Knox and Anne continued to correspond. On 7 February 1559 Lock wrote to Knox asking for his advice on the sacraments administered by the second Book of Common Prayer, and the semliness of attending baptisms. He strongly encouraged her to avoid services where ceremonies might outweigh worship, but recognized her personal spiritual wisdom, saying 'God grant yow his Holie Spirit rightlie to judge'.[1] Knox sent Anne reports from Scotland of his reforming endeavours, and asked her repeatedly to help him find support among London merchants. During this period, Anne gave birth to at least two children, Anne (baptized 23 October 1561)and Michael (baptized 11 October 1562). Henry Locke died in 1571, leaving all his worldly goods to his wife. In 1572 Anne married the young preacher and gifted Greek scholar, Edward Dering, who died in 1576. Her third husband was Richard Prowse of Exeter. In 1590 she published a translation of a work of Jean Taffin.[4][5][6][7]


Scholars now agree[8] that Anne Locke published the first sonnet sequence in English, A Meditation of a Penitent Sinner; it comprises 26 sonnets based on Psalm 51. It was added to a 1560 volume of translations of Calvin's sermons on Hezekiah that she dedicated to the Duchess of Suffolk.[9] Anne's sonnets show that she was influenced by both Thomas Wyatt and Henry Howard, Earl of Surrey.[10]


  • Kel Morin-Parsons (editor) (1997), Anne Locke. A Meditation of a Penitent Sinner: Anne Locke's Sonnet Sequence with Locke's Epistle
  • Susan Felch (editor) (1999), The Collected Works of Anne Vaughan Lock

Family connections[edit]

Anne's family background was a dense web of relationships involving the Mercers' Company, the court, Marian exiles and notable religious figures. Her father, Stephen Vaughan, was a merchant and diplomatic agent for Henry VIII. His second wife, Anne's stepmother Margery, was the widow of Henry Brinklow, mercer and polemicist.[2] Through his connection to Thomas Cromwell, Stephen Vaughan found a position for Anne's mother, also called Margery, as silkwoman to Anne Boleyn.[11]

Henry Lok was a mercer and one of many children of the mercer William Lok, who married four times;[12] William Lok was also connected to Cromwell. Anne's sister-in-law, and one of Henry Lok's sisters, was Rose Lok (1526–1613), known as a Protestant autobiographical writer, married to Anthony Hickman.[13] Another of Henry Lok's sisters, Elizabeth Lok, married Richard Hill; both Rose and Elizabeth were Marian exiles. Elizabeth later married Bishop Nicholas Bullingham after his first wife died (1566).[14] Michael Lok was a backer of Martin Frobisher, and married Jane, daughter of Joan Wilkinson, an evangelical associate of Ann Boleyn and her chaplain William Latimer.[15][16]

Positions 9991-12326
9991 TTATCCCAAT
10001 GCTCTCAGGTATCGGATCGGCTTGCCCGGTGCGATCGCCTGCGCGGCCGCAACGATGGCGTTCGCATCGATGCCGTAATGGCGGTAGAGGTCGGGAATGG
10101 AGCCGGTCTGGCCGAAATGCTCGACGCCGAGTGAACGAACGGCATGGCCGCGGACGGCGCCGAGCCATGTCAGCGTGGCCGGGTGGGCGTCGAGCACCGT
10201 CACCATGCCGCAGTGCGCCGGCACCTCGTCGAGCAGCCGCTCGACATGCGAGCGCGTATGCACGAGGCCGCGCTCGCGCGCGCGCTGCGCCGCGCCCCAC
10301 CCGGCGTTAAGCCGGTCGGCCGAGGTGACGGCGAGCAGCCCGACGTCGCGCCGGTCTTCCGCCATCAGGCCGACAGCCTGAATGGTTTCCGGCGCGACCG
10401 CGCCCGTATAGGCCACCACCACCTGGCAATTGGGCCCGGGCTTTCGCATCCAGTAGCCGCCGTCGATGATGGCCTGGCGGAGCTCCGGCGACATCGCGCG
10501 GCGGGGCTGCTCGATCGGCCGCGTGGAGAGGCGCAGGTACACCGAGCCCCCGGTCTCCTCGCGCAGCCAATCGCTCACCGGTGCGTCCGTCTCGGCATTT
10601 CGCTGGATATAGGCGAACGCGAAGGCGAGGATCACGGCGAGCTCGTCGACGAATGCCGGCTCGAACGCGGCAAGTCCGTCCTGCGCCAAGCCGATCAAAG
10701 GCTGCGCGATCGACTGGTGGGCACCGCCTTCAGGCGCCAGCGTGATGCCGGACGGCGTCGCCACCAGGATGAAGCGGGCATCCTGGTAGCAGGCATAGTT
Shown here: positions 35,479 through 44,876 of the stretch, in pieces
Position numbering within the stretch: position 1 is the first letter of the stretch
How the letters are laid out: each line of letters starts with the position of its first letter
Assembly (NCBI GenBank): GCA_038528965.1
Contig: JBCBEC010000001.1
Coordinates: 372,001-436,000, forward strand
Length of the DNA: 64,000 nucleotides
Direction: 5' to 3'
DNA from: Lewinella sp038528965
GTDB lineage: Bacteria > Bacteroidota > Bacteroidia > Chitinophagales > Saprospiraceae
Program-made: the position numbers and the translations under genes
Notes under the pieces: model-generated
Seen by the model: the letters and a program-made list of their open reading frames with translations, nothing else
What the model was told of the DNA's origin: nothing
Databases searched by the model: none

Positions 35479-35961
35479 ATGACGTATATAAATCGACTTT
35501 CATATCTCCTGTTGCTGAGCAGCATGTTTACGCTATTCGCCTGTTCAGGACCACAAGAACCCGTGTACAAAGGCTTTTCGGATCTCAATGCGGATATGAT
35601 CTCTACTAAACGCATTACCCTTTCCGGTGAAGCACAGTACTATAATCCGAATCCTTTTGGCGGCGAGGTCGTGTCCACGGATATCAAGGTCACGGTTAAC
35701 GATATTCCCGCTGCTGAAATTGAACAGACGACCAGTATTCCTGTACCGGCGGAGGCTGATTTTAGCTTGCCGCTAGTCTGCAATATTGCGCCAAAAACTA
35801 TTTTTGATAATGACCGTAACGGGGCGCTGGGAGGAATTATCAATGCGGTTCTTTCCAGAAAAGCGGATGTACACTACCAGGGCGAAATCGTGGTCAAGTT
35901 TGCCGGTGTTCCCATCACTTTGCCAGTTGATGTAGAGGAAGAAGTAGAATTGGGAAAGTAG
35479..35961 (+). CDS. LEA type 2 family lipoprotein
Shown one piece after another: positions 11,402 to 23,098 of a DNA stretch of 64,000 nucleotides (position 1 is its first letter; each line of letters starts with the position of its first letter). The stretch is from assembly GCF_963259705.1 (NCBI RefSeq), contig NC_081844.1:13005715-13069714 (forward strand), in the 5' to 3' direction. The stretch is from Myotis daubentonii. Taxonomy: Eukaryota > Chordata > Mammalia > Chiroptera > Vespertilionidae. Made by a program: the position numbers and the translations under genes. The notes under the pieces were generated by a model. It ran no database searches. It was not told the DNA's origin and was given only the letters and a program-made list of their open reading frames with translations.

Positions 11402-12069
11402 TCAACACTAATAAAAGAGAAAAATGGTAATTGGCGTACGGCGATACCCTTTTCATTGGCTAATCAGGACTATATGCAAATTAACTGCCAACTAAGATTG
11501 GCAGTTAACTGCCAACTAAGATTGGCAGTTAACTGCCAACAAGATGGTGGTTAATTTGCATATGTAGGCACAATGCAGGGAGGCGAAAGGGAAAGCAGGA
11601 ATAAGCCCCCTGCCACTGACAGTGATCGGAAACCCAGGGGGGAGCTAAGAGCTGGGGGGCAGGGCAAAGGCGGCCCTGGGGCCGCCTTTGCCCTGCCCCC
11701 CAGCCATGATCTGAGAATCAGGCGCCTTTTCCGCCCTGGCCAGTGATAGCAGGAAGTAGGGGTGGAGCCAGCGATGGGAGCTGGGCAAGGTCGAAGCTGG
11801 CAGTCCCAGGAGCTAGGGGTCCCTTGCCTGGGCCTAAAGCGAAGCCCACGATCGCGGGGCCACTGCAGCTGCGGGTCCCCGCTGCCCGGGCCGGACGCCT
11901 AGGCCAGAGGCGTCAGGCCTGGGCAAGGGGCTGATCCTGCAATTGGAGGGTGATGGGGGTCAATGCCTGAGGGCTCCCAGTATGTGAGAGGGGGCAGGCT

1. ^ a b c d Felch, ed. Susan M. (1999). The Collected Works of Anne Vaughan Lock. Tempe, AZ: Arizona Center for Medieval and Renaissance Studies in conjunction with Renaissance English Text Society. pp. xxv–xxvi. ISBN 0866982272. 
  2. ^ a b
  3. ^ Fry, ed. George S. (1896-1908, reprint 1968). Abstracts of Inquisitiones Post Mortem Relating to the City of London, returned into the Court of Chancery, 3 vols. Lichenstein: Nendeln. pp. 1:80–3.  Check date values in: |date= (help)
  4. ^ Diana Maury Robin, Anne R. Larsen, Carole Levin, Encyclopedia of Women in the Renaissance: Italy, France, and England (2007), p. 219.
  5. ^ Patrick Collinson, Elizabethan Essays (1994), p. 123.
  6. ^ Francis J. Bremer, Tom Webster, Puritans and Puritanism in Europe and America: A Comprehensive Encyclopedia (2006), p. 74 and p. 161.
  7. ^
  8. ^ Link label[1]
  9. ^ It appears in Sermons of John Calvin, vpon the songe that Ezechias made after he had been sicke (1560).
  10. ^ Michael Spiller, Early Modern Sonnetteers: From Wyatt to Milton (2001), pp. 24-27.
  11. ^ Retha M. Warnicke, The Rise and Fall of Anne Boleyn: Family Politics at the Court of Henry VIII (1991), p. 191.
  12. ^  "Lok, William". Dictionary of National Biography. London: Smith, Elder & Co. 1885–1900. 
  13. ^ Cathy Hartley, Susan Leckey, A Historical Dictionary of British Women (2003), p. 217.
  14. ^ Dictionary of National Biography, article on Bullingham.
  15. ^ Mary Prior, Women in English Society, 1500-1800 (1985), p. 98.
  16. ^ Maria Dowling, Humanism in the age of Henry VIII (1986), p. 241.